Fluid Power Journal

Research to Watch: 4 Quadrant Multi-Fluid Pump/Motor

This column will bring you the progress of the pre-competitive research being conducted at member universities that are part of the CCEFP network. This research will help give insight into the future direction of fluid power.

The Center for Compact and Efficient Fluid Power (CCEFP) holds a monthly forum, highlighting research, workforce, and special topic presentations.

CCEFP is a network of fluid-power-research laboratories, academic faculty, graduate and undergraduate students at nine universities. It is also a National Science Foundation Research Center. For more information on CCEFP, visit www.ccefp.org.

Since 2014, the National Fluid Power Association (NFPA) Foundation has supported and is helping to expand the pre-competitive fluid-power-research activities of the CCEFP, dramatically increasing the number of institutions and students impacted by its research program. For more on NFPA, visit www.nfpa.com/aboutnfpa/missionfocus.aspx.

The August 23rd CCEFP webinar, given by James Marschand, a graduate student at Purdue University (advisor Dr. John Lumkes), presented the current state of the NFPA-funded research on a 4 Quadrant Multi-Fluid Pump/Motor.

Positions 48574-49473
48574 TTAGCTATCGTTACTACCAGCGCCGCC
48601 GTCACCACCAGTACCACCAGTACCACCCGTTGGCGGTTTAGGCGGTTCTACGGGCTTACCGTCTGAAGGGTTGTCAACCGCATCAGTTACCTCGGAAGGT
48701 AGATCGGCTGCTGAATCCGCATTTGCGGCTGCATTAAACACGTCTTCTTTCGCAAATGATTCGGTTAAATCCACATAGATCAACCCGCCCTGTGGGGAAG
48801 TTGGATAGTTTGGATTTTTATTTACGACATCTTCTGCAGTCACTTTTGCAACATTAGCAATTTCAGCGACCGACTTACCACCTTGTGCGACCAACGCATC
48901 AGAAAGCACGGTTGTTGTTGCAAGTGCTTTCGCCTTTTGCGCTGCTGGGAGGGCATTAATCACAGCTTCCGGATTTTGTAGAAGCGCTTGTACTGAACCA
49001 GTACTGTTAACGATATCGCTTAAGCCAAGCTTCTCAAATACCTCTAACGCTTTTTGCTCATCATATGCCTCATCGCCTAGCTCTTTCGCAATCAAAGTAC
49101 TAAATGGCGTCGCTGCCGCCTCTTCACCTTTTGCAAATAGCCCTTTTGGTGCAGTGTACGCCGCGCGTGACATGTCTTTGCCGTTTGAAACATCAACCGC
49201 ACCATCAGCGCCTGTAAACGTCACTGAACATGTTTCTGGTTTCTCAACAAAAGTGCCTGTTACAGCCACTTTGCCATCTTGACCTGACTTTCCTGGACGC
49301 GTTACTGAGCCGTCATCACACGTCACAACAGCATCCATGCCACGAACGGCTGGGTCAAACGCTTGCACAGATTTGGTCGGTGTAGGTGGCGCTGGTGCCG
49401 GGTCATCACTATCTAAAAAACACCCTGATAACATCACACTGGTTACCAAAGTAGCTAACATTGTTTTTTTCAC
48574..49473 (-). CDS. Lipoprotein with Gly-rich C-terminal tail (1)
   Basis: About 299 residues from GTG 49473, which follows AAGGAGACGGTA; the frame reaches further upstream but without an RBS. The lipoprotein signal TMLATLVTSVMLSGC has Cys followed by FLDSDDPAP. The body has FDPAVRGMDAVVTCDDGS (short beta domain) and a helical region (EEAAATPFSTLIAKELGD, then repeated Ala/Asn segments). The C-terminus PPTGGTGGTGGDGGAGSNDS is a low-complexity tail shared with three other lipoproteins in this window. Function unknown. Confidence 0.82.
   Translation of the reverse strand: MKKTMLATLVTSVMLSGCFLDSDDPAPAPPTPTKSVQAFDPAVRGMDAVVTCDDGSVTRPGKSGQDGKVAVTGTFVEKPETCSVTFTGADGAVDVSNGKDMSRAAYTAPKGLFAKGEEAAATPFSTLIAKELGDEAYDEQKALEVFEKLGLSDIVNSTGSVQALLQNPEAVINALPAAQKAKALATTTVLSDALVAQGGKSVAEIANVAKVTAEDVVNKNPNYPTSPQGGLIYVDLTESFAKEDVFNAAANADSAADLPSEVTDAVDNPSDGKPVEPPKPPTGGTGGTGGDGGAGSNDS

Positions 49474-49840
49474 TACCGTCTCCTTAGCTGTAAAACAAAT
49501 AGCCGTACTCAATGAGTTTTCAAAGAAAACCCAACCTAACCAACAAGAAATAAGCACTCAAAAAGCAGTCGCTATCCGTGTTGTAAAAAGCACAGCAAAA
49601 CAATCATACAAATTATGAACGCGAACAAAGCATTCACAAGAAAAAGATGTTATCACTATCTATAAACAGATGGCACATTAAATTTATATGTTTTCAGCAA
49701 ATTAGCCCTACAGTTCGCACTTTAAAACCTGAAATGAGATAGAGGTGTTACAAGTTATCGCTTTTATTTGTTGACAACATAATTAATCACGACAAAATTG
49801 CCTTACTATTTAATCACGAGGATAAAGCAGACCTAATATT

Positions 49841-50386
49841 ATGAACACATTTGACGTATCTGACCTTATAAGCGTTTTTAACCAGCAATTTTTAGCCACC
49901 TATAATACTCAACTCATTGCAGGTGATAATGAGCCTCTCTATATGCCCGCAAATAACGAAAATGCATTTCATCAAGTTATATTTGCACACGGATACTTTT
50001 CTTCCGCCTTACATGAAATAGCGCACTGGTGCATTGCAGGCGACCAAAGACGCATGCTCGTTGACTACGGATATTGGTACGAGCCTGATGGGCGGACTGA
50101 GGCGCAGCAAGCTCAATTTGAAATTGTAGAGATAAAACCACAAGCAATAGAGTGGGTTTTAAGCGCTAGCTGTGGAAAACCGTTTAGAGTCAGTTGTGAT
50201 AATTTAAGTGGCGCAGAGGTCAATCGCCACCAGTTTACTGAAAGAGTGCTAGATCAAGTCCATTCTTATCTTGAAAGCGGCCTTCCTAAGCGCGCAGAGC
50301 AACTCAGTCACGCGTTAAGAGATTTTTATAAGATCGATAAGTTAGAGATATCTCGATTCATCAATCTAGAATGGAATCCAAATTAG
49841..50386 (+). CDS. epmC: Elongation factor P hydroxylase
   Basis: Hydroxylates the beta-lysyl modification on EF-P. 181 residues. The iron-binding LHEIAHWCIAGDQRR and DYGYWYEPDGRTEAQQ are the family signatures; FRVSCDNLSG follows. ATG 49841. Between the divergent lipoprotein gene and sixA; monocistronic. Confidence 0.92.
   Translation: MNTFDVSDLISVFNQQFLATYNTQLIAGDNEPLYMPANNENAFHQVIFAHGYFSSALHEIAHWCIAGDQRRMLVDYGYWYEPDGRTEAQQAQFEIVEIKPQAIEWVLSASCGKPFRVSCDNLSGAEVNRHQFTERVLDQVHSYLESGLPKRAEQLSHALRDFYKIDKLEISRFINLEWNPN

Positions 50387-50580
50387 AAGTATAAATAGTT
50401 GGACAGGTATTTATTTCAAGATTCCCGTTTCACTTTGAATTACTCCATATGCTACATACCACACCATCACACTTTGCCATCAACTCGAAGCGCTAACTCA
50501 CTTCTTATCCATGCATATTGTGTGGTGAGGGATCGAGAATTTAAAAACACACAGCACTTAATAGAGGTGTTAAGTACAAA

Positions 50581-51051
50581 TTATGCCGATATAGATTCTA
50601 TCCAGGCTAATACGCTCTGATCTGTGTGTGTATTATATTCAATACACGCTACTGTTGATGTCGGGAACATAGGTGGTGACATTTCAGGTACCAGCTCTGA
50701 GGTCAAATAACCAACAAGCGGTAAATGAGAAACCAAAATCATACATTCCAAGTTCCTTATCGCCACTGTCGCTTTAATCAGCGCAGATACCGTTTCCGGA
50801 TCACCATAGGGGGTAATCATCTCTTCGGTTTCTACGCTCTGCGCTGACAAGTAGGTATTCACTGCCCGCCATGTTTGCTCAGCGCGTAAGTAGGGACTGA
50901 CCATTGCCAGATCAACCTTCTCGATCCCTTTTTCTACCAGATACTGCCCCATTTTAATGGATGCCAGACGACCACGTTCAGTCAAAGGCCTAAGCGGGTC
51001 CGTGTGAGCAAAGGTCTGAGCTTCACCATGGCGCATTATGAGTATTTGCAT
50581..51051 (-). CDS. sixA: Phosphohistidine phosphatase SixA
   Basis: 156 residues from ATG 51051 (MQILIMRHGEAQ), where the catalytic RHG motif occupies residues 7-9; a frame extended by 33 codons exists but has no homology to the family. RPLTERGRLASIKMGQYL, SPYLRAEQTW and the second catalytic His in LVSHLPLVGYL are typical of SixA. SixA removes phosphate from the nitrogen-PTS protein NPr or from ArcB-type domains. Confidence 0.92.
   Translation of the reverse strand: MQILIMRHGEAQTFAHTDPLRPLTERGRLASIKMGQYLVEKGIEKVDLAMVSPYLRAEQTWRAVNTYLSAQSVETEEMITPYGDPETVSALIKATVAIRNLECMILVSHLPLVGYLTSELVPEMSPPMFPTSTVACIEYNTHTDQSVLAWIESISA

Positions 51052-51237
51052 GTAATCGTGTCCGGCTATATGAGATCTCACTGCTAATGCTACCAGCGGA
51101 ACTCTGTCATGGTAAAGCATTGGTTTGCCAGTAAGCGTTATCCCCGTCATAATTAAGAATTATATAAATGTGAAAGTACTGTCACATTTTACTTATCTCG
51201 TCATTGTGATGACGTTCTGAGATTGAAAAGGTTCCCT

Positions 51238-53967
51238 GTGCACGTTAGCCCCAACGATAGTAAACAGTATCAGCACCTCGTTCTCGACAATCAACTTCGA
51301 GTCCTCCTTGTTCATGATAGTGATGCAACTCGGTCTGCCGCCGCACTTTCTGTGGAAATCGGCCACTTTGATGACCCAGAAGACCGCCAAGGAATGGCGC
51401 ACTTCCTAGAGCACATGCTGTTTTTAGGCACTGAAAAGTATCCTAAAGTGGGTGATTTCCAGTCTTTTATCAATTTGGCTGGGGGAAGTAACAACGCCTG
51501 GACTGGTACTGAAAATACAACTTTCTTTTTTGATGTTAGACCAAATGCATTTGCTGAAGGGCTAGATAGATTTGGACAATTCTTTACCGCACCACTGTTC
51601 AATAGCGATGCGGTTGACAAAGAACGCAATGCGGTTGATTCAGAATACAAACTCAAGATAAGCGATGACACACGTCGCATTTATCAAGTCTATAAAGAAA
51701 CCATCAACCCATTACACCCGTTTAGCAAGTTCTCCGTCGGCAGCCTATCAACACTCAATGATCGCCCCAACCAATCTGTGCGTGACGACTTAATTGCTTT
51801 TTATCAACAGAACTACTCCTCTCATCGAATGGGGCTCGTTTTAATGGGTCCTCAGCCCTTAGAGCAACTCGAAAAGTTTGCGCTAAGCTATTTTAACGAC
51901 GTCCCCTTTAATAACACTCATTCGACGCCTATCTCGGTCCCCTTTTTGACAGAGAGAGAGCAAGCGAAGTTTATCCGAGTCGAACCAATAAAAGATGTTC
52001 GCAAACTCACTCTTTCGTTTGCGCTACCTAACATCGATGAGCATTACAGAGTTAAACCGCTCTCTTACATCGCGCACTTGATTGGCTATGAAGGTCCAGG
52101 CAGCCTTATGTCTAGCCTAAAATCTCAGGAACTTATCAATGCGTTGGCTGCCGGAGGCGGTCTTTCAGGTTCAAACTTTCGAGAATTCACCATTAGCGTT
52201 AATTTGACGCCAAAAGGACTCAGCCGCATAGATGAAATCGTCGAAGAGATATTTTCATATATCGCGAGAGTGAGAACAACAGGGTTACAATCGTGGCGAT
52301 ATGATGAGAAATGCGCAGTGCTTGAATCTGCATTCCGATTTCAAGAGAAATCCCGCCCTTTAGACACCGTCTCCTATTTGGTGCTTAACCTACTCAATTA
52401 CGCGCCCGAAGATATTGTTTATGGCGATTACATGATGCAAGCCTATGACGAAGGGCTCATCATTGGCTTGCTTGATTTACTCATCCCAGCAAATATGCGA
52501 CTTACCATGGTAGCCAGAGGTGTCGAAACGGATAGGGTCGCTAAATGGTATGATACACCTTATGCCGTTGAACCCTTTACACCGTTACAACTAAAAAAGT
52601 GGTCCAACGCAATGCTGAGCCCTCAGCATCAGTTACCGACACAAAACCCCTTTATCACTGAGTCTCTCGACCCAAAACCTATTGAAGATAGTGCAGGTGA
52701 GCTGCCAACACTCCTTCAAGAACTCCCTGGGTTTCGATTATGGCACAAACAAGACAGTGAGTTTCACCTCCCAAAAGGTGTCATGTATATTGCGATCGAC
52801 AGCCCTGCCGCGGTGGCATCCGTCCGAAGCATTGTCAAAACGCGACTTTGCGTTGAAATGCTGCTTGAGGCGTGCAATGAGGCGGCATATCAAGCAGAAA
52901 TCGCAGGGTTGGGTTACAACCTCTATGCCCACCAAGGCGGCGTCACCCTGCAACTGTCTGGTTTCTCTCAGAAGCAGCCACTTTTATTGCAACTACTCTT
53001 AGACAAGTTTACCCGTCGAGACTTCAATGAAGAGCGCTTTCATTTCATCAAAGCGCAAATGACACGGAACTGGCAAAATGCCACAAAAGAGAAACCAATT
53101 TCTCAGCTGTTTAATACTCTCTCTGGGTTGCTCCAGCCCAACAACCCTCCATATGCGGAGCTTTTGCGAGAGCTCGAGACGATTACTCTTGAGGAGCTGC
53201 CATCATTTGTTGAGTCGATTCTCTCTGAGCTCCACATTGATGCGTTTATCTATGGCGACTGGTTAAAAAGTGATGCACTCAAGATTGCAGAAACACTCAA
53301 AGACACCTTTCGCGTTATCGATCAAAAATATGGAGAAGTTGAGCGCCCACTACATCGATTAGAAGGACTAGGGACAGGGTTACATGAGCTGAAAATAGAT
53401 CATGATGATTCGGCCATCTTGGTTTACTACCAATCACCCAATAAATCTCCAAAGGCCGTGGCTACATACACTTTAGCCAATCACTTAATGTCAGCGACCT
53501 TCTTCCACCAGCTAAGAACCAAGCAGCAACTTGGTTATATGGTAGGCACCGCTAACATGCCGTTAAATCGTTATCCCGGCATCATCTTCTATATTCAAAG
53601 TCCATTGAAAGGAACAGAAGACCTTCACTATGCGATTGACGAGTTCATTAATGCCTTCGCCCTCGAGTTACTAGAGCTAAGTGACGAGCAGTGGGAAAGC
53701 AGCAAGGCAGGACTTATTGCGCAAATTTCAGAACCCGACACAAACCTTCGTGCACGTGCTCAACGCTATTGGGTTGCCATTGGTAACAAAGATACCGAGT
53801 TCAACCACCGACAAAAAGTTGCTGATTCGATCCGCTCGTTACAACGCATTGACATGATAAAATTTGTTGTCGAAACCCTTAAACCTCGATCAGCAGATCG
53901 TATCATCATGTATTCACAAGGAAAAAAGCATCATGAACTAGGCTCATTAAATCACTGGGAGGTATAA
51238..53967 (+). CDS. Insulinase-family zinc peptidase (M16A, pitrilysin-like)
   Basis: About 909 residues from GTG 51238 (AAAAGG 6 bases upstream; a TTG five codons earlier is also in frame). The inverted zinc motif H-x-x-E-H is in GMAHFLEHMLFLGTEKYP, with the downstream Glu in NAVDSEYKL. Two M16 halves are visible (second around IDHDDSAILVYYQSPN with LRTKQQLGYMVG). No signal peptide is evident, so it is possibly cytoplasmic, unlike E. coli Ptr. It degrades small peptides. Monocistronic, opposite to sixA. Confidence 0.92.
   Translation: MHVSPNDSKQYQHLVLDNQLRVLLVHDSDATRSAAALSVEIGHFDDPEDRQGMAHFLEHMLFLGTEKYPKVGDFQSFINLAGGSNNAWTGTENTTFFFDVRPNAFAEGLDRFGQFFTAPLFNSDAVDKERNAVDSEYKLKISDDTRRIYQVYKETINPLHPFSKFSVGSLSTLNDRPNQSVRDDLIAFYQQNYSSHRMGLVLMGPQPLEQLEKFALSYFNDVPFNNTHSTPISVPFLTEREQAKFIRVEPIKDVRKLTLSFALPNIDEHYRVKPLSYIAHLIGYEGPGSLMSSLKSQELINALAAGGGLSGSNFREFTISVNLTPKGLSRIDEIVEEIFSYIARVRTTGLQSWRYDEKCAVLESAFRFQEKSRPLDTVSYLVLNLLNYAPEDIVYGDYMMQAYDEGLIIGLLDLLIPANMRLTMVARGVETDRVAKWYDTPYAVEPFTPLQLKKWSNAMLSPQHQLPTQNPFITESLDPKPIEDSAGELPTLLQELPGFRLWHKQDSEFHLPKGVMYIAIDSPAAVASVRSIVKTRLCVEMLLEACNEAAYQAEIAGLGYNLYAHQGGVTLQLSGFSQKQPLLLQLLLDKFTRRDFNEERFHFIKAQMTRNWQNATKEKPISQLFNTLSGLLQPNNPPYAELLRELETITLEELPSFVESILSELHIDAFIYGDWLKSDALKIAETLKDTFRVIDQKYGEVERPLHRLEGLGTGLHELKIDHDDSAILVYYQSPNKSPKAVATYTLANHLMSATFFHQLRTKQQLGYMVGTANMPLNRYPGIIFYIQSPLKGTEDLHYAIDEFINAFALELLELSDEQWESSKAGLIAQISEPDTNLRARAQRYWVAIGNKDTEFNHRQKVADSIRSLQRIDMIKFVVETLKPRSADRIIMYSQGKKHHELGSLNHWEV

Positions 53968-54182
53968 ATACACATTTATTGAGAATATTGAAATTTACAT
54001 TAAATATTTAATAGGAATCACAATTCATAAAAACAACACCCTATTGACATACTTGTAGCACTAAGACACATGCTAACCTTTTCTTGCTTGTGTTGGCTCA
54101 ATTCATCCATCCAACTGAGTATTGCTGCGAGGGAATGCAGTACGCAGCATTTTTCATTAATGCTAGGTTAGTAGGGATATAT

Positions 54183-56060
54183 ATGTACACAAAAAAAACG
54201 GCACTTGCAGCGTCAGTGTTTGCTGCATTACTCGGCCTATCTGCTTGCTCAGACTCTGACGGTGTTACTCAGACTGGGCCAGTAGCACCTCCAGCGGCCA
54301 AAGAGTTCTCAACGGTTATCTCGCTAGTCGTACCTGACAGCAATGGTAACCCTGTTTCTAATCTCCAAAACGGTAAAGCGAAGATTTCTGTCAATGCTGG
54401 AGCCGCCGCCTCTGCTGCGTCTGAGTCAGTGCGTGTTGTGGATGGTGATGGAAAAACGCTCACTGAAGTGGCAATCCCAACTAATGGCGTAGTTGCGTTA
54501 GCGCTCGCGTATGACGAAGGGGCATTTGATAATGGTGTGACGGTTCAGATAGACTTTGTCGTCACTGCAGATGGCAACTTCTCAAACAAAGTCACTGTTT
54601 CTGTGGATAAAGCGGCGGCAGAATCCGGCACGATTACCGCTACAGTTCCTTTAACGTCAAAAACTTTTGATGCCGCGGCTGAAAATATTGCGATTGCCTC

The overall purpose of this project is to develop a high-efficiency, mechanically controlled pump/motor able to pump and motor each in a clockwise or counterclockwise rotation (four quadrant) and capable of pumping oil, water, and corrosive fluids. Since the internal losses scale with displacement,  the pump/motor maintains high efficiency at low displacements relative to currently available units. The displacement can be controlled using simple mechanical motion and low forces, multiple fluids can be used (depends on piston sealing gap configuration), and the mechanically based fluid-control system is adaptable to radial, in-line, and axial pump/motor configurations. Results of the project were presented for a proof-of-concept 3-piston in-line pump using a mechanical cam profile to vary displacement.


The project shows that the design offers better efficiency and controllability over conventional pumps and motors.

The project has built upon existing technology and research by working toward a novel mechanical control for digital pumps and motors in pursuit of making this technology approach more feasible.

The prototype pump mechanism has been tested on an existing digital pump/motor test stand, which has provided proof of efficiency and controllability and established proof of concept for mechanical actuation. Researchers have also worked toward selecting the radial piston donor pump for further investigation.


The project will be further refined by simulating an in-line 3-piston pump, comparing actual to experimental results to validate simulation techniques, and developing an optimal pump design.

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